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Recently, a proposal for a new arena for the Philadelphia 76ers near the city's Chinatown has caused protests around Philadelphia — and Penn's campus — as different parties argue about the future of the city.

Located less than three miles from Penn’s campus, Chinatown is a cultural center of Philadelphia – a home and a resource for many Philadelphia residents and Penn students alike. 

Throughout its long history, Chinatown and its residents have faced numerous challenges from groups of developers looking to redevelop Center City and the Chinatown area. Challenges have included a proposed Phillies stadium in 2000, a plan to build a casino in 2008, and, most recently, the proposal for the new Philadelphia 76ers arena at 10th and Market Streets. 

On July 21, Philadelphia 76ers co-owners Josh Harris and David Blitzer, along with developer and Campus Apartments CEO David Adelman, announced the formation of 76 Devcorp and its plans to build 76 Place, a new arena for Philadelphia’s basketball team in the heart of the city's Fashion District.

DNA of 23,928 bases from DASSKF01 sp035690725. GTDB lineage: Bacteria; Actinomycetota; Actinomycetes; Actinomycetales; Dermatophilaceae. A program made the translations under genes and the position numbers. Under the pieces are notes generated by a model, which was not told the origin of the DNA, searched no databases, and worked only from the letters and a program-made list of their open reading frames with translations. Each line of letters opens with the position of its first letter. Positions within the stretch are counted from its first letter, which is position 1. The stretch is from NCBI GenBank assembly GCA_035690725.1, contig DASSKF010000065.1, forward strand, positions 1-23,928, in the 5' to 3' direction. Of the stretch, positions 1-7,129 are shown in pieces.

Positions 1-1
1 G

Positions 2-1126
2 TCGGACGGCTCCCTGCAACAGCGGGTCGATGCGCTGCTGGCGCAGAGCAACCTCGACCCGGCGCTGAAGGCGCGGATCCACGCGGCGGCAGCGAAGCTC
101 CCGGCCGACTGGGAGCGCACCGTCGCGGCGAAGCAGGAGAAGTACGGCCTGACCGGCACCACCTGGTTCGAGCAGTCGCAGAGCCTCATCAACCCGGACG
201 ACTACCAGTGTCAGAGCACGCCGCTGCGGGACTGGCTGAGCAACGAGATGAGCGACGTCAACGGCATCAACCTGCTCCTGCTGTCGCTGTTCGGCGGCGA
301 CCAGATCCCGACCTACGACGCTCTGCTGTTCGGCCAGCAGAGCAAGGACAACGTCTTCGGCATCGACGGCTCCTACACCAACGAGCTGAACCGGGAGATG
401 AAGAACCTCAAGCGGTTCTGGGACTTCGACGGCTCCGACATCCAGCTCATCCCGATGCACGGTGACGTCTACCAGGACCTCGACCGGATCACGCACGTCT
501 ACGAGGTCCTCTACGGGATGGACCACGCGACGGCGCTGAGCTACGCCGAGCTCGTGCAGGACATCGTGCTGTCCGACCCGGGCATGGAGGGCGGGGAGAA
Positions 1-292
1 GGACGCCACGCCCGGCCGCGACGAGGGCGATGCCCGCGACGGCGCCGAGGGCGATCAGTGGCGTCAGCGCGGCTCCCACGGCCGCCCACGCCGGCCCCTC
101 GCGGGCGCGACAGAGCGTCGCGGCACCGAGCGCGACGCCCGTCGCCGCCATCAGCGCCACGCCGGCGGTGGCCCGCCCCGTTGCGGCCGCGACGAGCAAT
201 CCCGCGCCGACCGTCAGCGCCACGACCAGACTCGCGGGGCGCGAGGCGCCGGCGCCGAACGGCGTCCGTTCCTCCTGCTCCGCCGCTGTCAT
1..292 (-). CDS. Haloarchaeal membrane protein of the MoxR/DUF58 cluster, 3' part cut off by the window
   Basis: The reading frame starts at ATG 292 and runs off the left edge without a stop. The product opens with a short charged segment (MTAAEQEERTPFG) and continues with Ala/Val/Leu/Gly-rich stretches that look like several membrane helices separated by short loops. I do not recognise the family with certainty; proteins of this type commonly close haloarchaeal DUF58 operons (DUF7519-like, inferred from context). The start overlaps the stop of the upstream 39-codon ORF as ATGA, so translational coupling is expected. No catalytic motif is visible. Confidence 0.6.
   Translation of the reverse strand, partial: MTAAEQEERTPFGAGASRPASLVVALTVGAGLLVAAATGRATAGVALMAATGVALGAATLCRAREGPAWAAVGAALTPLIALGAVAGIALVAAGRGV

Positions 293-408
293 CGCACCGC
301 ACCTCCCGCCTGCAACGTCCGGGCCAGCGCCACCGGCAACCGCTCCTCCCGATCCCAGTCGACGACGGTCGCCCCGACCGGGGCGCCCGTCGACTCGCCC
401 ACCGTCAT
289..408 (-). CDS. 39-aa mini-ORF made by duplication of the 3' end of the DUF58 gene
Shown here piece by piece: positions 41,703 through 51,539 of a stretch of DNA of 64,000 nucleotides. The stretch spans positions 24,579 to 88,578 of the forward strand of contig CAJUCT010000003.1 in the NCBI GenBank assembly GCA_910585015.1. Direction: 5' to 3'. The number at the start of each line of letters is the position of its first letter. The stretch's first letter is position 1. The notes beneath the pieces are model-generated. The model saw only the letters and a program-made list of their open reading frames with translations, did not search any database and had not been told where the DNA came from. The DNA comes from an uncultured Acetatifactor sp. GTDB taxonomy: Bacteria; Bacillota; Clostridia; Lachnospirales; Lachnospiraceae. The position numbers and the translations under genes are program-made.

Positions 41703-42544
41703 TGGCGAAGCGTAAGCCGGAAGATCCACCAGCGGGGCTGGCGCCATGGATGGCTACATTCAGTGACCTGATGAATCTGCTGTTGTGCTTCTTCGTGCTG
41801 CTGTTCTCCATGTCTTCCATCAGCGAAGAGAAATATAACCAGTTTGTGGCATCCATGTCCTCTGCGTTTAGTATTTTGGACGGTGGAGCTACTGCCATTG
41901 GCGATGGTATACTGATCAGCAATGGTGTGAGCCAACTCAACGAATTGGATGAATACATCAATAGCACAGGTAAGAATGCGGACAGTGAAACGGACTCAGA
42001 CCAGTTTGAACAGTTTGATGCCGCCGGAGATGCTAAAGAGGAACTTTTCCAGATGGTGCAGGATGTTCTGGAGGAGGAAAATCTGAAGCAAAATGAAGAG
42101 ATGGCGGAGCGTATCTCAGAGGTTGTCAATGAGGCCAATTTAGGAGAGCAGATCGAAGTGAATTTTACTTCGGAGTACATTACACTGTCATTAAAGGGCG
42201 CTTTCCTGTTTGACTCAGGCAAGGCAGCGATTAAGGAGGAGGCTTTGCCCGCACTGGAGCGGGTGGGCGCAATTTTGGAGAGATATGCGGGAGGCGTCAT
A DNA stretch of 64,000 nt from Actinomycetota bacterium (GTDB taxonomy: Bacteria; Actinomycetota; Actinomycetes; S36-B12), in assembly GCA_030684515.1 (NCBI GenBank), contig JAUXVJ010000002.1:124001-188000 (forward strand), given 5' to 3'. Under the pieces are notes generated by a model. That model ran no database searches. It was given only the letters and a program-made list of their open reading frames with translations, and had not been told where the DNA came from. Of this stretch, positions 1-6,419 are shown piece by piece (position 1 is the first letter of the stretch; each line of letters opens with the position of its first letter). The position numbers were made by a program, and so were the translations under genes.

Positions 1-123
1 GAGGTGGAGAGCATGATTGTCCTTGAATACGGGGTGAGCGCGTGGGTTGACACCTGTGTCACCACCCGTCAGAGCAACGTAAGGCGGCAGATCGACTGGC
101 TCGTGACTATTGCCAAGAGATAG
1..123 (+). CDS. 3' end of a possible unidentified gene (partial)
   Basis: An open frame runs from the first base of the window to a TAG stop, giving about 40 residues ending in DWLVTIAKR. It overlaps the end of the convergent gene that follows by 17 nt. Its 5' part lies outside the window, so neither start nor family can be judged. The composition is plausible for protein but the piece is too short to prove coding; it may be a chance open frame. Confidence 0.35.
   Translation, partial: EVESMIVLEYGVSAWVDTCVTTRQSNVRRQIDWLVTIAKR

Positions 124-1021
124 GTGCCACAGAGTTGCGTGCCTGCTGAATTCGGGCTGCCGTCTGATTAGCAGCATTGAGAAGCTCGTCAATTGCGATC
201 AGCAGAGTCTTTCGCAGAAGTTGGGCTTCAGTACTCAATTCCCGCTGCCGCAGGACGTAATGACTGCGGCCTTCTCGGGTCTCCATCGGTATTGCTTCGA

The site, which the developers said in the announcement was partially selected “due to it being the most transit-rich location in all of Philadelphia,” happens to lie just one block away from the Chinatown Friendship Gate, the entrance to Philadelphia’s Chinatown. 

Chinatown’s history and importance

The fight to preserve Chinatown and its land is not a new one. Over the past 50 years, Chinatown has simultaneously lost about 25% of its land to large developments, College sophomore and Students for the Preservation of Chinatown co-founder Taryn Flaherty told The Daily Pennsylvanian.